Now slain by death who spareth none
I lye full low beneath this stone
Take heed and read and thou shall see
As I am now, so shalt thou be,
Rotting in dark and silent dust.
Prepare for death for die you must.
Life is uncertain, death is sure,
Sin is the wound, Christ is the cure.'

Stephen Pentz said...

Peter: as usual, you give us a great deal to think about. I agree that Bishop's discussion of "soul" is a fine one. Coming, as you and I do, from the Western tradition, "soul" inevitably has religious associations.

But, as you know from reading my posts, I see the word in a much broader sense: specifically, in the Eastern tradition of, say, Taoism and Buddhism (which are not -- although this has been distorted -- religions, but rather philosophies). And, as you know much better than I do (given your knowledge of Emerson), Emerson was much influenced by Indian philosophy (of which I am ignorant).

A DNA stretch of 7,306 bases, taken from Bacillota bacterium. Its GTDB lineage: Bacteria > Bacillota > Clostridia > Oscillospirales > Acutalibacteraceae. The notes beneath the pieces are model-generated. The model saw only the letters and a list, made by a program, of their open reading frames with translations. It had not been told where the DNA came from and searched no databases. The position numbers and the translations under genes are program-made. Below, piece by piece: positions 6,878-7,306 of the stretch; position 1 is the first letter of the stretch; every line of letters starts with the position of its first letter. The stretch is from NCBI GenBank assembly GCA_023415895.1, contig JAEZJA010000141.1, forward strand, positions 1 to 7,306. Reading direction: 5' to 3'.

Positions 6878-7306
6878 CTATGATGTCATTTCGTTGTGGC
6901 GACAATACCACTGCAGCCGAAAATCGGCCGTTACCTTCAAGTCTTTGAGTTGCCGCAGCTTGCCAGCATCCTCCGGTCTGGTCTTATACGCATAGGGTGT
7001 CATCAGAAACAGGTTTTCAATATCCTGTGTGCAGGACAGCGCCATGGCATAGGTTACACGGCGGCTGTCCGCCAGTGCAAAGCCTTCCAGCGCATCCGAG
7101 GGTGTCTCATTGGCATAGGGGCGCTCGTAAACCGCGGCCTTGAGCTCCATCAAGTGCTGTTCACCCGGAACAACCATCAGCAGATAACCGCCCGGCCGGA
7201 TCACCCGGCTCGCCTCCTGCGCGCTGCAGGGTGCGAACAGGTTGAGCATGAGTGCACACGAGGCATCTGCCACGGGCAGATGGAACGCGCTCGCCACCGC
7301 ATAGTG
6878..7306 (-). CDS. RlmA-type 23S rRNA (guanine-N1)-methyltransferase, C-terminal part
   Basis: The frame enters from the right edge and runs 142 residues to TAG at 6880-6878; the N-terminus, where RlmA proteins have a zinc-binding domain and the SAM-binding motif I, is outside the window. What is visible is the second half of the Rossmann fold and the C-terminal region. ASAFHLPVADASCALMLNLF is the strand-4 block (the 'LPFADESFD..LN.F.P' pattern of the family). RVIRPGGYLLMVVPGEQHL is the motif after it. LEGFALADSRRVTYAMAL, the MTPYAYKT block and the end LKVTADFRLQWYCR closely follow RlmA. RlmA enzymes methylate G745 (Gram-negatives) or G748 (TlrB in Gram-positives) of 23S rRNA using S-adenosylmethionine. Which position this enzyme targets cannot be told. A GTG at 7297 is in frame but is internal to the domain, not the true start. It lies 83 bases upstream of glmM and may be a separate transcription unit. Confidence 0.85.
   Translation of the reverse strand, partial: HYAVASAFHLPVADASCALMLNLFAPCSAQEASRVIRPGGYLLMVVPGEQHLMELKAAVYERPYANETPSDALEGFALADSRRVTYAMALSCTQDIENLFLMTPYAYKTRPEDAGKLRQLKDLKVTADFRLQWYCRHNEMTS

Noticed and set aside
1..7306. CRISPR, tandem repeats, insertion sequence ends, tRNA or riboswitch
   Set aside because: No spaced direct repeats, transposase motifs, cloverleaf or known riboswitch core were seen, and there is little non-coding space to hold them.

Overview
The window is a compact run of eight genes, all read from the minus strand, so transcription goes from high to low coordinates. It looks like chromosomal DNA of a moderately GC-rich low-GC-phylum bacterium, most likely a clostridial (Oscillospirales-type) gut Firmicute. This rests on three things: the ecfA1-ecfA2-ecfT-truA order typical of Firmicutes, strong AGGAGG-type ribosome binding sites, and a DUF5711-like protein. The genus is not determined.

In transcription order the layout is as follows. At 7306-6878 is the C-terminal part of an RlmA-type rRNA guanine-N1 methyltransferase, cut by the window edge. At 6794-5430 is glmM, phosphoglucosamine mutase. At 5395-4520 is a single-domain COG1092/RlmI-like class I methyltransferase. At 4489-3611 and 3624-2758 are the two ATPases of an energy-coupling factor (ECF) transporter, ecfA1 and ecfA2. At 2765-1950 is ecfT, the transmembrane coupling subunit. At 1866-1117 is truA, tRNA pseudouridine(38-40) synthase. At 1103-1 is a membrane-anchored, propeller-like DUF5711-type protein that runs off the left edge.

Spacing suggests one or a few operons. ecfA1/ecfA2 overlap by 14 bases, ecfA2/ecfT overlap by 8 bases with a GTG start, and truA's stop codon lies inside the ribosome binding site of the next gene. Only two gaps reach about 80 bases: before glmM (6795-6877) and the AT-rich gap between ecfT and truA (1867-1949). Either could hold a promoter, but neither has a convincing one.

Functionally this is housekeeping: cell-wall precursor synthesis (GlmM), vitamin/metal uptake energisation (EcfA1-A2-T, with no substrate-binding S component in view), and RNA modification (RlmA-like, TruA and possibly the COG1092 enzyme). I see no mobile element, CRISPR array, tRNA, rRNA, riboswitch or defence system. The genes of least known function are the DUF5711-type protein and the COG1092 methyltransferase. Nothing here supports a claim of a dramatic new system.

Thank you for the reference to the Rudd translation of Horace, which I was not aware of. I have been belatedly catching up on Horace in recent years, but have been concentrating more on the Odes -- so I haven't gone deeply in the Satires and Epistles yet.

As always, thank you very much for your thoughts.

Stephen Pentz said...

Girders: thank you very much for all of these associations.

First, regarding Horace's Ode XXX: quite an encomium to himself and his poetry, isn't it? Hence, the two lines plucked from it by Herrick are put to different purposes than Horace had in mind. As you imply, this may make the lines more evocative than Horace could have imagined. I suspect that Herrick -- ever the sly one -- was well aware of this.

Second, thank you for the passage from Aristotle, of which I was ignorant. I like the idea that "the observance of the mean is Greatness of Soul." Something, as you say, to be aspired to, but not claimed for oneself.

Finally, thank you indeed for the epitaph! We don't write them like that anymore, do we?

As ever, thank you very much for visiting, and for your thoughts.